Ultrasound Blends

with

Technology

Anthony Tardi 

Director General Imaging Ultrasound 

Siemens Healthineers

Ultrasound is known to produce excellent real-time diagnostic imaging. As technology is advancing at a rapid pace, companies in the ultrasound arena are working meticulously to keep up with speed. The development and adoption of future-ready hardware and software into the radiology space makes it possible to confront emerging challenges. A case in point is the use of cable-free ultrasound transducers that have been the outcome of the blend of radiology and wireless technology. With the introduction of the world's first wireless transducer Acuson Freestyle system by Siemens Healthineers, the time consumed for sterile field preparation reduced significantly. Also, the use of the wireless transducer has reduced the risk of sterile field contamination from the cable to a great extent, which in turn provides the user the ability to move freely around the workspace. The wireless transducer has been a breakthrough innovation in the interventional radiology environment. With the advancements in ultrasound, wireless interventional radiology has made a significant impact in overcoming the clutter around a patient when the test is in progress, benefiting critical cases such as cardiology and related surgery.

As the healthcare industry evolves, we can expect ultrasound to be the gateway to other imaging modalities because of advantages such as cost-effectiveness, portability, and reliability. Additionally, innovations such as contrast-enhanced ultrasound can be expected to become a benchmark that needs to be followed in the healthcare industry. In hospitals and health departments across the U.S., the implementation of standards for ultrasound is limited. One can hope to see new ultrasound applications and innovations introduced into the market to answer tough clinical questions instead of expensive or risky interventions.

Ultrasound Pain Points

One of the challenges faced by Ultrasound experts is that, as the rate of obesity increases among patients, there is a need to generate more reliable diagnostic images, economically and ergonomically. In 2016, Center for Disease Control and Prevention published a report which stated that the prevalence of obesity in adults is estimated at around 39 percent, posing a challenge to ultrasound and radiological organizations. To address this challenge, organizations need to ensure the use of advanced technology to deliver fail-safe solutions.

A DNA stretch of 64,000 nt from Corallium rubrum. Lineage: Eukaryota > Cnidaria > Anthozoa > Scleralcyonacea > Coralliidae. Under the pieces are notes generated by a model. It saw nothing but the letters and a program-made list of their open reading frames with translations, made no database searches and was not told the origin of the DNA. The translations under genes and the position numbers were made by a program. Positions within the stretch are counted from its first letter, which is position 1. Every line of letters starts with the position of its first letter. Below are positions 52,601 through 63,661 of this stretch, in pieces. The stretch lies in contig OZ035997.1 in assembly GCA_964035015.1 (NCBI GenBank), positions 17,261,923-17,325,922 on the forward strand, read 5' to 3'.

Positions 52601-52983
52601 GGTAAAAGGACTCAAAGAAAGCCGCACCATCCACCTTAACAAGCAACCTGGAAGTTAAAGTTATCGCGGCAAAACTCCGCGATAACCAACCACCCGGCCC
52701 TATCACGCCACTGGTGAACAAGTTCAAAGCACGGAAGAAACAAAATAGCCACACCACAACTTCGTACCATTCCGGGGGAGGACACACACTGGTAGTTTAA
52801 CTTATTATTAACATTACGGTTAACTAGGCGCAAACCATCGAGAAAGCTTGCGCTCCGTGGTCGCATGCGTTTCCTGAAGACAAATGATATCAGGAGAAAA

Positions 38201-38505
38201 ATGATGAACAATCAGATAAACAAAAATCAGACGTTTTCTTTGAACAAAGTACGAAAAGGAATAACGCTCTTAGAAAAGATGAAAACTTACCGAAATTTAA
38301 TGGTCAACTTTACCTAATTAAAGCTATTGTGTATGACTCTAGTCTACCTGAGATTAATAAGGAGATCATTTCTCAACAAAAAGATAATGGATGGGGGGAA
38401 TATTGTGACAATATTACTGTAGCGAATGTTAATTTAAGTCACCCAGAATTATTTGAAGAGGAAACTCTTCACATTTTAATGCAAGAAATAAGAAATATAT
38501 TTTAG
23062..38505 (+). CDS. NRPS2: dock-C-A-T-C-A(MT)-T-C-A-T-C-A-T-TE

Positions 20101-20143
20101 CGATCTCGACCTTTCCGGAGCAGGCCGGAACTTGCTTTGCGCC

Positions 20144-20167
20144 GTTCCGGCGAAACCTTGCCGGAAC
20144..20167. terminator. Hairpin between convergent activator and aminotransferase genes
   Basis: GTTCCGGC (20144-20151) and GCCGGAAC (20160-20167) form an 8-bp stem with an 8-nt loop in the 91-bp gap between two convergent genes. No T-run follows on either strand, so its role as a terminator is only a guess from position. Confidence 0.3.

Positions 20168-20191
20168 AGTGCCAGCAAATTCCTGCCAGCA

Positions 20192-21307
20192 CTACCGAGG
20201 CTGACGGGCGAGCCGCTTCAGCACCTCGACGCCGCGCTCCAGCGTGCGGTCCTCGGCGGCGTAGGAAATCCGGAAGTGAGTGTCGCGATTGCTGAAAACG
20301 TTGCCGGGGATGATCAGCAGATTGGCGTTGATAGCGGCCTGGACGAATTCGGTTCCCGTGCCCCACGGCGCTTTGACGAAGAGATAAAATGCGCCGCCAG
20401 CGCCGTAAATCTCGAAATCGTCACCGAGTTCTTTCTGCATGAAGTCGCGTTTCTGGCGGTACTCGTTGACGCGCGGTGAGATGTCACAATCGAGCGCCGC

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The outcomes of the ultrasound test are largely influenced by the transducer and the skills of the sonographer using it. In ultrasound, one gets to hear the term "ultrasound variability" which is accredited to a huge skill gap. From a solution provider perspective, we see many organizations trying to remove the ultrasound variability by standardizing protocol, order, and annotations in which they conduct the examinations. Additionally, they perform competency testing while allowing sonographers to proceed with a specific type of examination. It usually helps to make sure that they have the latest and best-in-class technologies that are designed to address the variability in ultrasound. and Innovation Steals the Limelight


A wide gamut of variables affects the decision of

buying a certain ultrasound system. Another factor that impacts the decision-making is the shifting geographies, which results in diverse patient demographics. In some states, the impact of obesity is higher, affecting the ultrasound process itself. The use of technologies can address these shortcomings by reducing the number of follow up examinations. Moreover, innovations can help in influencing the decisions made by healthcare customers. With a sudden surge in the number of cases of chronic liver diseases, ultrasound-based technologies can be useful in providing valuable diagnostic information. This key ability is among the many others that prove useful in choosing an appropriate ultrasound manufacturer. 


Real-time 3D is considered to have a great impact, based on the clinical application that it

is combined with. While radiology has vast opportunities and benefits through contrast-enhanced ultrasound and electrography, cardiology is beginning to reap the benefits of ultrasound advancements. Ultrasound has benefitted radiology by quantifying tissue stiffness and characterizing liver lesions. With time, we should be able to find other aspects of tissue that can be quantified using 3D ultrasound.


One of the biggest concerns in the ultrasound space is ergonomics. About 80 to 90 percent of sonographers struggle with muscular skeletal (MSK) injuries. Technologies that can amplify the ergonomic aspect make it possible to reduce the pressure applied to a patient in order to image the part while reducing the time and complexity involved in the process. We brought in 365 ultrasound users and conducted over 175 workshops to help design a system that may prove critical in reducing ergonomic injuries. Also, the simplicity would make it possible for the newer users in ultrasound to adapt and understand the usage of innovative devices easily.

"As the healthcare industry evolves, we can expect ultrasound to be the gateway to other imaging modalities due to the benefits of being inexpensive, portable and reliable."

CARDIOLOGY 

December 2019

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